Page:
King Hussein & Shimon Peres (Photo: The White House)

On January 10th, 1996 Jordan’s King Hussein made his long overdue first public visit to Israel, more than a year after the peace agreement was signed with Israel and just a few short months after the Rabin assassination, which he claimed to have been deeply affected by. 

The king, who is a licensed pilot, co-piloted his own Jordanian army helicopter to the Sde Dov airfield just 20 minutes north of central Tel Aviv, where he was greeted by Prime Minister Shimon Peres. The two leaders' first stop on their way to the official public visit was to the hospital in which Yitzhak Rabin had passed and where two Jordanian soldiers were being treated by Israel’s leading medical experts. King Hussein was then joined by Rabin’s widow, Leah, in dedicating a trauma center at the hospital in the name of the late prime minister.

Jordan’s prime minister, Zeid Ibn Shaker, and foreign minister, Abdul Karim al-Kabariti, joined the king for the visit, which also included other stops, including the Defense Ministry in Tel Aviv and Beit Gavriel on the Sea of Galilee, where a ceremony was held to honor the Jordanian Ambassador Fayez Tarawneh, the chief negotiator of the Israeli-Jordanian treaty.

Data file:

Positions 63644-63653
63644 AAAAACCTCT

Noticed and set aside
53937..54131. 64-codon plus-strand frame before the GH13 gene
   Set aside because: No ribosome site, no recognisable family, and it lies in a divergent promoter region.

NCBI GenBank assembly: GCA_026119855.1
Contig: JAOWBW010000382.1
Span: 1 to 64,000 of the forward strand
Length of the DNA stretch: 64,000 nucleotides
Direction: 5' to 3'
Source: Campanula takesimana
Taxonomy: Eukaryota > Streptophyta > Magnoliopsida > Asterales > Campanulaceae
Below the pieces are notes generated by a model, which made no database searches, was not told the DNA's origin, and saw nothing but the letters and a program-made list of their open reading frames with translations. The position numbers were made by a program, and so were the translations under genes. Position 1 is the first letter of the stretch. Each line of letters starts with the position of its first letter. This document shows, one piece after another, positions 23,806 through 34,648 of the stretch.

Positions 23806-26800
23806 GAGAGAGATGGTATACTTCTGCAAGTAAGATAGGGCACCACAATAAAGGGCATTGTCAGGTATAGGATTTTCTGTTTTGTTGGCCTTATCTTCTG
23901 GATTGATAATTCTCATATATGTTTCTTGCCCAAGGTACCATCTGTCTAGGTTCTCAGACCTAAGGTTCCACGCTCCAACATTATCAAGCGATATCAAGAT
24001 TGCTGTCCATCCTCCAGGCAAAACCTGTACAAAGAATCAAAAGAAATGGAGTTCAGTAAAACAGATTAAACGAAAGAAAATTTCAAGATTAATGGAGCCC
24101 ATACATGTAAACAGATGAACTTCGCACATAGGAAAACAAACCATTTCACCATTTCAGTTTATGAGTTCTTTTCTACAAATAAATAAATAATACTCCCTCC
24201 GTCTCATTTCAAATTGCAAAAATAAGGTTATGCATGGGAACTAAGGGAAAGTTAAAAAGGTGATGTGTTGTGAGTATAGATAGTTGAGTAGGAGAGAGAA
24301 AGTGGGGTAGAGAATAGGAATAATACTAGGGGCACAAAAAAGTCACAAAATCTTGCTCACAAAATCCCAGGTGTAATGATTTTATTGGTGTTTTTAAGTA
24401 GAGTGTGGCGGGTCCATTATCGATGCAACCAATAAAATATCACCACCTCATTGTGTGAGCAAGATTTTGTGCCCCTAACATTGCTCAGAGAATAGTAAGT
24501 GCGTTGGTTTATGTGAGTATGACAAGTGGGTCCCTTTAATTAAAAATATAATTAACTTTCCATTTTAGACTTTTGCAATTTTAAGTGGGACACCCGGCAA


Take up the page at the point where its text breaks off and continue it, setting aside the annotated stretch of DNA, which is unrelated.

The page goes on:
It is known today that Israel and Jordan were in close relations as early as the late 60s, including visits by Israeli diplomats to the royal palace in Amman and even a secret visit of the king himself to Tel Aviv in the late 70s. Nevertheless, the formalization of these relations through a peace treaty, in front of a global audience, was an extremely emotional milestone for both the Hashemite kingdom and the State of Israel.

In honor of the king’s first official visit Tel Aviv was decorated with Jordanian and Israeli flags, and thousands turned out to greet the king. During this first public visit, Hussein expressed hope for peace in the entire middle east.  “Not only between our two countries and people but hopefully for this entire region in the very nearest possible future.”

Peres, who like Rabin was a close friend to the king, referenced Israeli peace talks with Syria, and added, “By the end of the century, which is a matter of another four years, I do believe that the Middle East can reach a comprehensive, full peace.”

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